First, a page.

While at the CalTrans press conference on water conservation today, I had the chance to talk to Stephen Alvarez, a CalTrans senior landscape architect, about why the agency plants landscaping that needs to be irrigated regularly. The agency typically waters its landscaping three times a week during summer, while many native plants survive here with only what they can gather from the winter rainfall or the atmosphere.

Why plant landscaping that needs irrigation at all? Plants occur naturally here.

In order to establish plants, they need to be watered initially.

I’m not talking about initially. Why the ice plant on the side of the road? Why pick any plant that needs irrigation?

It evolved with time. This plant out here (he gestures at the road shoulder) needs a little bit of irrigation, but it’s very drought resistant. It served a functional need. It covers the ground very quickly, which helps keep the weeds down. We’ve used it to keep the weeds down, as fire suppression when a cigarette butt falls out, it’s nice and juicy — it doesn’t spread, it keeps the fire down. And it has an aesthetic appeal. It uses 30 percent of turf grass. It draws a lot of what it needs from the air.

What about CalTrans ice plant — your signature plant.

That’s our signature plant. But we are looking at different options now, native plants. We’re trying to get plants that with time, water can be turned off. But every single plant needs water initially.

You keep saying initially, but you still have ice plant that you water three times a week during the summer. Why plant something that you have to water as much as someone waters their yard?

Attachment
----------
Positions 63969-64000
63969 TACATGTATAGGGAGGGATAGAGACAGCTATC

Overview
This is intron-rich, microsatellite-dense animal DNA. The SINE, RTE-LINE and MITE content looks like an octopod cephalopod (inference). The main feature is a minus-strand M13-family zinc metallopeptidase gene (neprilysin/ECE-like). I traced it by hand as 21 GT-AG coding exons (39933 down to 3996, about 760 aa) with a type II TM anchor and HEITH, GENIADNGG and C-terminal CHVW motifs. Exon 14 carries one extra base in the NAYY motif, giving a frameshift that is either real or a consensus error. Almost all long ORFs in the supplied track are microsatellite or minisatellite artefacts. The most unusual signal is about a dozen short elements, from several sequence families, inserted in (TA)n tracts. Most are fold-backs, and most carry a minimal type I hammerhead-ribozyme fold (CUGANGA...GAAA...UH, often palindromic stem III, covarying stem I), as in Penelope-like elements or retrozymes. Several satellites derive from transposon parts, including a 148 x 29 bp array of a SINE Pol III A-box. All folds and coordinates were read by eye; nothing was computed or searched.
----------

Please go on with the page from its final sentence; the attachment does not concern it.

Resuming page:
We’re trying to limit those things more, and limit those plantings more. If you look at this slope (across Interstate 805), the ice plant is somewhat stressed. (It looks yellow.) We’re keeping it alive for fire suppression and erosion control. We have a duty to do functional planting, and we have a duty to make sure it establishes.

Anywhere you go in San Diego, the natural landscape here, plants take the winter rain and that’s it.

That’s true. But remember, we’ve been landscaping since the 1960s. So we have a tremendous inventory out there. It’s going to take some time to wean those systems off. It would be very difficult to just shut the water completely off, because we’d have erosion problems, fire issues, we’d have other functional problems.

But you could also plant plants that …

And we’re doing that now.

Do you plant ice plant at all?

We do plant some ice plant. But we’re limiting it more and more, with those situations where we need to suppress weeds, we have a fire issue or a real aesthetic need to do it.


CalTrans estimates that it’s spent $300 million to $500 million on landscaping and irrigation systems since the 1960s. CalTrans maintains 3,300 acres of landscaping throughout the county. That means the agency has spent between $90,000 and $151,000 per landscaped acre.


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